Irony and sarcasm do not trump truth in Carson City

We have a wonderful history of integrity and good will in Carson City. Over the years, people have been able to disagree, state opinions and form diverse conclusions. It has been a free market of respectful and meaningful debate. We have had differences over facilities, zoning, city and state government, elected officials, parks, development, and priorities. No matter the differences - our citizens focused on the well-being of our community and promoted positive change or no change - and we accomplished many things such as passage of question 18 and downtown redevelopment. Even when we disagreed, we did not doubt each other's sincerity and good intentions.

Unfortunately, a new era has been thrust upon us by demagogues with a rigid political agenda, ignoring the needs and well-being of Carson City. They employ irony and sarcasm without substance, selectively giving partial information to support the conclusion they want you to draw. And often their motives are clearly to discredit local people or agencies. Chuck Muth's recent (December 28th) headline "Some end-of-the-year drive-by Muthings" sounds like an admission that he is out to hurt our citizens, agencies and community.

Take, for example, his attack on the Parks and Recreation Department for closing the pool on Sundays, he says, while the supervisors are "pushing to spend millions of taxpayer dollars to build a new one." Personally, I would like the pool to be available seven days a week. But I understand that the pool is temporarily closing on Sundays this winter because of city budget cuts, and it was determined that since Sunday is their slowest day, the city would gain the most cost savings with the least impact on citizens. Sounds like a pretty good business decision under the circumstances, doesn't it?

Insofar as his insinuation that the Board of Supervisors is planning to build a new pool, this is simply not true; at least not before the year 2030. As Daniel Patrick Moynihan said, "everyone is entitled to their own opinion, but not their own facts." Is it possible that the timing of Mr. Muth's attack is sour grapes stemming from the fact that he was turned down as an applicant for an appointment to the Parks and Recreation Board?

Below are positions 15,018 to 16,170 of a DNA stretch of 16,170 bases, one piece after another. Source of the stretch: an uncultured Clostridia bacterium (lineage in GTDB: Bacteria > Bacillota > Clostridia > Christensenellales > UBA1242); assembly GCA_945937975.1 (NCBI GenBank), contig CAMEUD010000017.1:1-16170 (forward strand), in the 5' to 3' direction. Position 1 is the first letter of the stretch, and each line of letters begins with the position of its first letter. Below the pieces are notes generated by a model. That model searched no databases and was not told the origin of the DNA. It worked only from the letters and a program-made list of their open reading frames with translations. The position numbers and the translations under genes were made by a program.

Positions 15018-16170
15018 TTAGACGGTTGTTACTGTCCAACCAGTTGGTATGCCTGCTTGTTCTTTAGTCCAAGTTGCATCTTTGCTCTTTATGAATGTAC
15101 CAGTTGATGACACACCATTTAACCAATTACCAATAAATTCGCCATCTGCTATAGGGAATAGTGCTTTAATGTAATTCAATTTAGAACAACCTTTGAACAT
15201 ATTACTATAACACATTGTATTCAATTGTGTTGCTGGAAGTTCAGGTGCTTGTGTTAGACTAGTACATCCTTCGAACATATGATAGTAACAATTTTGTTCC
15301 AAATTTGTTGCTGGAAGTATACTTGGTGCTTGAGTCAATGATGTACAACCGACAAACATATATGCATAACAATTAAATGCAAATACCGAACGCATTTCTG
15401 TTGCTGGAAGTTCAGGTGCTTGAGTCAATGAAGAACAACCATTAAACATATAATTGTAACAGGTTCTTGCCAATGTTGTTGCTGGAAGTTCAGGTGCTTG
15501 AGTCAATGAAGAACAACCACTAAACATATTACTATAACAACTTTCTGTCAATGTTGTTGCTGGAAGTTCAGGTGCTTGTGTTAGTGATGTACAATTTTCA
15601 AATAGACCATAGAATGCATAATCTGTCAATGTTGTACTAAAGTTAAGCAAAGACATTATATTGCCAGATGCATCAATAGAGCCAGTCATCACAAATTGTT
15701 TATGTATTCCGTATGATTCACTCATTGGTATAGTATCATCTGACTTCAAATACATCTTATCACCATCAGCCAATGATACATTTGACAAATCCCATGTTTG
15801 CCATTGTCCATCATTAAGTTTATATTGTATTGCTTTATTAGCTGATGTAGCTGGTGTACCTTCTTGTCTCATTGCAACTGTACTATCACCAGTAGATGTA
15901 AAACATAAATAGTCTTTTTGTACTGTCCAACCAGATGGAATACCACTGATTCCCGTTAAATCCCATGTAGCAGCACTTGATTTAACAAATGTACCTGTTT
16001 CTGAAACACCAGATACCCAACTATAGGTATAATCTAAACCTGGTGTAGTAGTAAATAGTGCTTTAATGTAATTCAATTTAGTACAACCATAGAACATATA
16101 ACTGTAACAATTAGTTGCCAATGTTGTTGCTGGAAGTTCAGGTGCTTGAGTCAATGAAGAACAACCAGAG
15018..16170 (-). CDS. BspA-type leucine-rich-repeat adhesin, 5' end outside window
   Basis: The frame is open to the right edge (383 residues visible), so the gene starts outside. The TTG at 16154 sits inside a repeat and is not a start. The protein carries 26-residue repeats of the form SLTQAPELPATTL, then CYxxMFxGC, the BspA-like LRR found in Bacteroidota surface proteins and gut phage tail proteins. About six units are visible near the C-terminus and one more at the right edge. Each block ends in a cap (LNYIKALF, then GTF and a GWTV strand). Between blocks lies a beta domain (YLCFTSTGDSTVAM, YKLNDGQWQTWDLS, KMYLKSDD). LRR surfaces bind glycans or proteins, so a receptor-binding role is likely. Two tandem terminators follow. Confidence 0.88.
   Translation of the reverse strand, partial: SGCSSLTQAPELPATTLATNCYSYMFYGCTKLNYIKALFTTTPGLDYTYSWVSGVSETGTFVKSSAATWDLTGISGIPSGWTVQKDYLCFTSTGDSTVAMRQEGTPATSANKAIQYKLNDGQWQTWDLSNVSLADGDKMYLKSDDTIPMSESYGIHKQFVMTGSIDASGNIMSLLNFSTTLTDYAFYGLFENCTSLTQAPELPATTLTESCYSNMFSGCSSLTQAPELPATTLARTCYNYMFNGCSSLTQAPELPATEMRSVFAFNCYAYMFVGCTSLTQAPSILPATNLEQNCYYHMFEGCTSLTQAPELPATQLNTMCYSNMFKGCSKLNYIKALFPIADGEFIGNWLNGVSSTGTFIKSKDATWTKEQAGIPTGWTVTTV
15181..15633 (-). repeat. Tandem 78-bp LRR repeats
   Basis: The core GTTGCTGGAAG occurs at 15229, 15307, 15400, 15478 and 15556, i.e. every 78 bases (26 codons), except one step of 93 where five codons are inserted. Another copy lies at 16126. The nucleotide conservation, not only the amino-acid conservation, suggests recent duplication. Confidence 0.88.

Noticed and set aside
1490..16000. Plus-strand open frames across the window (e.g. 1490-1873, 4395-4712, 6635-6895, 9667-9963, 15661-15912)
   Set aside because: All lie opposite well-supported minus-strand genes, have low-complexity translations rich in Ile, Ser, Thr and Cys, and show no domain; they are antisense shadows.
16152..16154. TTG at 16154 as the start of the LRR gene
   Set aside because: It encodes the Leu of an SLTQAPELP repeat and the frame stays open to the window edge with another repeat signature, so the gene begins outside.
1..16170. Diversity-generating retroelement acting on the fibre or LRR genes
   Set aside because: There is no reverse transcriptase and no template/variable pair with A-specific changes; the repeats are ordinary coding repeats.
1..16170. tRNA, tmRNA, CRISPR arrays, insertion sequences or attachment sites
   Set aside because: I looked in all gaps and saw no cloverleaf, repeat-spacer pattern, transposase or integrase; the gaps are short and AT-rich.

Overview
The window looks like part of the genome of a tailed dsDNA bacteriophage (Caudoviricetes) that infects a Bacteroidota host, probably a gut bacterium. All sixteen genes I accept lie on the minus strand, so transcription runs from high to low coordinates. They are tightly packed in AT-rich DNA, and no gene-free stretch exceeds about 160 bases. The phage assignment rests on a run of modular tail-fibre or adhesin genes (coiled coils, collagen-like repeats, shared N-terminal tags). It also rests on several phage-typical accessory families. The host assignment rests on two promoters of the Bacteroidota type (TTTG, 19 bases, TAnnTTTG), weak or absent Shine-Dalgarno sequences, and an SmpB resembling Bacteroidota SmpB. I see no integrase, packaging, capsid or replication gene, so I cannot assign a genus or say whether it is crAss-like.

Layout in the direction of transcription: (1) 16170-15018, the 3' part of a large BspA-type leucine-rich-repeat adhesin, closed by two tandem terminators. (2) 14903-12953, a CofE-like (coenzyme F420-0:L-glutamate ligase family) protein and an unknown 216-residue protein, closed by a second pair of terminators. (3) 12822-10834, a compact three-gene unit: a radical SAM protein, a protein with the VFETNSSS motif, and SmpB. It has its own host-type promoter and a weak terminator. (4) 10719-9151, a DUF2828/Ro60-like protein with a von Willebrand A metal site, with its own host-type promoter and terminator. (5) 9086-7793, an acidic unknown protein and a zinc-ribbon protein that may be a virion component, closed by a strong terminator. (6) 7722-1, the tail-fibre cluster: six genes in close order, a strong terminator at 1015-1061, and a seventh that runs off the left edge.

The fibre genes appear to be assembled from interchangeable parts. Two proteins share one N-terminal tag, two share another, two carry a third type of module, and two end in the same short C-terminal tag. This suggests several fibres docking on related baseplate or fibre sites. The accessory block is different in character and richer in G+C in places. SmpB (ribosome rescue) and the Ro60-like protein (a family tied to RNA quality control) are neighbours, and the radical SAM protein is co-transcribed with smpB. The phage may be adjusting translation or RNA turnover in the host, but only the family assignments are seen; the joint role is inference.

In the interest of full disclosure, my wife is employed by the city as a Program Manager over Special Projects for Parks and Recreation. She has nothing to do with the pool or any decisions to close the pool, build a pool or select a board member. Her position does not have any bearing on the opinions expressed in this article, which are solely mine. The information presented above comes directly from Mr. Muth's article and Web site, and the Park and Recreation Board and Board of Supervisors' meetings.

The pool was only one example of Mr. Muth's Christmas target list. Other assaults in Mr. Muth's article were directed against local citizens who have written letters to the editor, schools, public employees and elected officials, and contained the same old uninformed rhetoric for which this newcomer has come to be known. Anyone who would try to dupe us into believing that the job description for executive chef at UNLV Thomas and Mack Center is merely to cook hot dogs must think that we are pretty naive.

As I cited in my previous article, these attacks are the methods outside agitators use in an attempt to discredit boards, political representatives and organizations, and then seek to gain appointments or elect radicals who represent interests that are not about Carson City.